Hanoi is a dangerous place. For your wallet, that is. Everywhere you turn, there’s a ‘sale’ sign that beckons at you invitingly. Enticing, affordable and picturesque — everything I look at threatens to relieve my purse of the ‘dong‘ within. The dizzying array of eye-catching handicrafts and gorgeous apparels, the tempting ‘bahn mi’ stalls and caffeine-fuelled drinking spots. Ah choices! But the capital of Vietnam draws me to its bustling streets for other reasons too.
Observing the people and their activities can yield some colourful and captivating snapshots of life in Hanoi. Having survived World War Two, the Vietnam war and other dark historical times, this 1,000-year old city looks remarkably well-preserved today and has maintained her role as the country‘s centre of culture and politics.
No visit would be complete without weaving through the maze of narrow streets within the bustling commerce-driven Old Quarter along with the 600-over pagodas and temples across the city. With a name that means “city within the river‘s bend”, Hanoi sits on the western bank of the Red River in northern Vietnam, where the temperature can dip to a cool 17˚Celsius during the winter season.
I was there recently to usher in the New Year and as it happened, the impending New Year’s Eve celebrations made it an even more interesting time to visit this former French colonial city. A palpable buzz filled the air near the famous Hoan Kiem Lake and roads closed to traffic swelled with pedestrians and entrepreneurs. Resilient street vendors, farmers and pop-up drinks stall owners plied their simple wares while urban artists displayed their sketching and painting skills. Further up, a crowd of onlookers were entertained by an amateur dance group showcasing their cha-cha and ballroom dance moves, motivating even a few uninhibited souls to join in.
Hanoi’s street life can be overwhelming to the senses at first, but looking deeper, I discovered the side that‘s enterprising, surprising and charming. Meet the people, delve into the past and witness the awakening of a Hanoi on the move.
As Naomi Lindt wrote in the New York Times, “Cultural influences of the past are still part of the modern-day fabric, from revered Confucian monuments to trendy French restaurants. In fact, it’s this zeal for barrelling toward the future while always looking back that defines this city.”
Members of Urban Sketchers Hanoi who form part of a global community of artists, sit down to sketch and paint street scenes. The members range in age and it was endearing to see children sitting quietly alongside the grown-ups, absorbed in producing works of art with pencil and paint. Urban Sketchers Hanoi also took the opportunity here to raise funds by selling money packets with beautiful and artful designs created by their own members.
A common sight in Hanoi Mobile street vendors, mostly women, plying their wares from either a bicycle, push-carts or by carrying a “quang ganh” comprising baskets slung from the ends of a bamboo stick. They sell mainly fruits, flowers, snacks and domestic products. Don’t be surprised if one of them suddenly stops you and places her “quang ganh” on your shoulder, hoping that in return for a photo opportunity, you would buy her wares.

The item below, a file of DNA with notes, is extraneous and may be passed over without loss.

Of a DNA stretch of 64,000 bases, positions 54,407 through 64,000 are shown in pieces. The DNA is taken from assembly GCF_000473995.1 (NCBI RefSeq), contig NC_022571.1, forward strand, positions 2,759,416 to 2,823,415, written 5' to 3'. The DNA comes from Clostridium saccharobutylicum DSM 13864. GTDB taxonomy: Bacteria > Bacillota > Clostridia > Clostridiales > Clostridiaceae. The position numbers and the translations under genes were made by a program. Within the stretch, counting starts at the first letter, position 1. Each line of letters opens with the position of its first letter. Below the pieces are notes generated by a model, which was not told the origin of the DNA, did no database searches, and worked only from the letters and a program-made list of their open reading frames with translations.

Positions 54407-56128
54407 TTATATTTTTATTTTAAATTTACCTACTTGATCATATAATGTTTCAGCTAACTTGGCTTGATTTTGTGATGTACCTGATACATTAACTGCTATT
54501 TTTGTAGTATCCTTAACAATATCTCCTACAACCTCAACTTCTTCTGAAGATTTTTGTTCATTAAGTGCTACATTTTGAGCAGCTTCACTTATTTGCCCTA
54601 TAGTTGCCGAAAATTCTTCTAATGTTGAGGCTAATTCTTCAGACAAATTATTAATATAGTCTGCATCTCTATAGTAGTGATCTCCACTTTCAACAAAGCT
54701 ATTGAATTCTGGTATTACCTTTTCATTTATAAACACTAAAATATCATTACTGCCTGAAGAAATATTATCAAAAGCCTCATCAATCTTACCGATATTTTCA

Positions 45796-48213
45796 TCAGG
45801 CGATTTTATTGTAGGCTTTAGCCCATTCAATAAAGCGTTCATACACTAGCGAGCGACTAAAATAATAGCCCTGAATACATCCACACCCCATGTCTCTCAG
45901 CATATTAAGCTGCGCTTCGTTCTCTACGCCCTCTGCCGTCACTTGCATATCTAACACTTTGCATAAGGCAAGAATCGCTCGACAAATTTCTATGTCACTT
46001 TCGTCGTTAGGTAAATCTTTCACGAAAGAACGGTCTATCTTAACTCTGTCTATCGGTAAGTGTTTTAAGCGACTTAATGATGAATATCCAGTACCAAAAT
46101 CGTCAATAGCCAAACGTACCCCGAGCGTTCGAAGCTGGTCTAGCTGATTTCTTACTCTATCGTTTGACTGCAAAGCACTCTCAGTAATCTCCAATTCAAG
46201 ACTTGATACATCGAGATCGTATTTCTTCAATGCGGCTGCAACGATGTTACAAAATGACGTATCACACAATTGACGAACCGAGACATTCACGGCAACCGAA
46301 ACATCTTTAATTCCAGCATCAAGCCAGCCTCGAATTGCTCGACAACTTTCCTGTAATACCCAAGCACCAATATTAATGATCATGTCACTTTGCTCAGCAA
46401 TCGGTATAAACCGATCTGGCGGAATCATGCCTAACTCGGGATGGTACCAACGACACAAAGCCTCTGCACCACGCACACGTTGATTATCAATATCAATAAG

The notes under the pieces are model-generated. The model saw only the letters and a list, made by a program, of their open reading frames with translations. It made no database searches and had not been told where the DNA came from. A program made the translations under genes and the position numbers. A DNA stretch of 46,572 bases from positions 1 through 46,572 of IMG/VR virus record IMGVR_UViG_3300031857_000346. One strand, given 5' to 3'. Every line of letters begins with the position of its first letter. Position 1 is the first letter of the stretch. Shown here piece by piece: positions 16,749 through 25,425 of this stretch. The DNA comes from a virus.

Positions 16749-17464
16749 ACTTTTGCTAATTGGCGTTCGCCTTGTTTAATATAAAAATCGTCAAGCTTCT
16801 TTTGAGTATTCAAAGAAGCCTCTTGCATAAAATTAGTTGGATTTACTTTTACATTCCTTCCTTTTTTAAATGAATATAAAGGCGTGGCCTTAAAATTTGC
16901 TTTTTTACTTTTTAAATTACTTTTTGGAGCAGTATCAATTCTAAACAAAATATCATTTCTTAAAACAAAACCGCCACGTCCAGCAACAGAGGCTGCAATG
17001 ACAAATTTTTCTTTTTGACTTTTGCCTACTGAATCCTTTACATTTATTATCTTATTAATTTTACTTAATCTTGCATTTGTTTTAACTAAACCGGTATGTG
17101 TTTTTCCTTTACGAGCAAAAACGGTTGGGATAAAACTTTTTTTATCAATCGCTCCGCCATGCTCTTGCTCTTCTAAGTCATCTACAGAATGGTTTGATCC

The traditional local attire, ‘ao dai’, brightens up any scene. These three ladies clearly came to the park for the purpose of taking photos, as they were accompanied by someone equipped with a digital SLR. They posed happily for photos, not minding that random strangers also clicked away. The elegant graceful form of the ‘ao dai’, comprising a long fitted tunic made from silk paired with trousers, guarantees to turn heads. On special occasions, Vietnamese men may wear an “ao gam”, a version of the ao dai made of thicker fabric.
The last thing that one would expect to see amid the warren of narrow streets and shops near Hoan Kiem Lake is a grand neo-gothic church resembling Notre Dame de Paris. Beautifully lit up like a beacon with a large Christmas tree beside it, St Joseph’s Cathedral along Nha Chung Street is a sight to behold at night, especially during the year-end when festive lights make it even more breathtaking. It is the oldest Catholic church in Hanoi, having been built some 130 years ago after the French army conquered the city.
The cutest military tank driver is steered by remote control. Turning around, I also spot a miniature police car‚ driven‘ by another little boy who had just knocked against another miniature motorcycle. With few public transport options, motorbikes are essential and affordable for most locals. There are even more motorbikes than households. But with Hanoi planning to ban motorbikes by 2030 to help ease congestion and address air pollution concerns, this staple mode of transportation and cultural icon is set for an uncertain future.
Mini traffic congestion near Hoan Kiem Lake. The roads around the popular lake may have been closed to traffic for the New Year‘s Eve celebrations, but pedestrians still had to be mindful of motorists whizzing around, oblivious to any road rules. It’s hard to blame the ‘motorists’ who are mostly toddlers since they are just enjoying a ride in remote-controlled vehicles. Vietnam’s roads are often described as chaotic, causing first-timers to hide behind locals just to cross a street. The trick is to walk calmly at a regular pace and let the motorcyclists weave around you.
On New Year’s Eve, the streets of the Old Quarter are filled with locals and tourists alike enjoying a roadside meal, huddled together on tiny plastic stools. Adventurous foreigners brace themselves for a tight squeeze, hoping the stools don’t break beneath their weight! The pavements were particularly congested on New Year’s Eve, and even before sunset, those teeny tiny chairs had been laid out, ready for customers to watch the night‘s proceedings with a drink in hand and kuaci (sunflower seeds) in the other.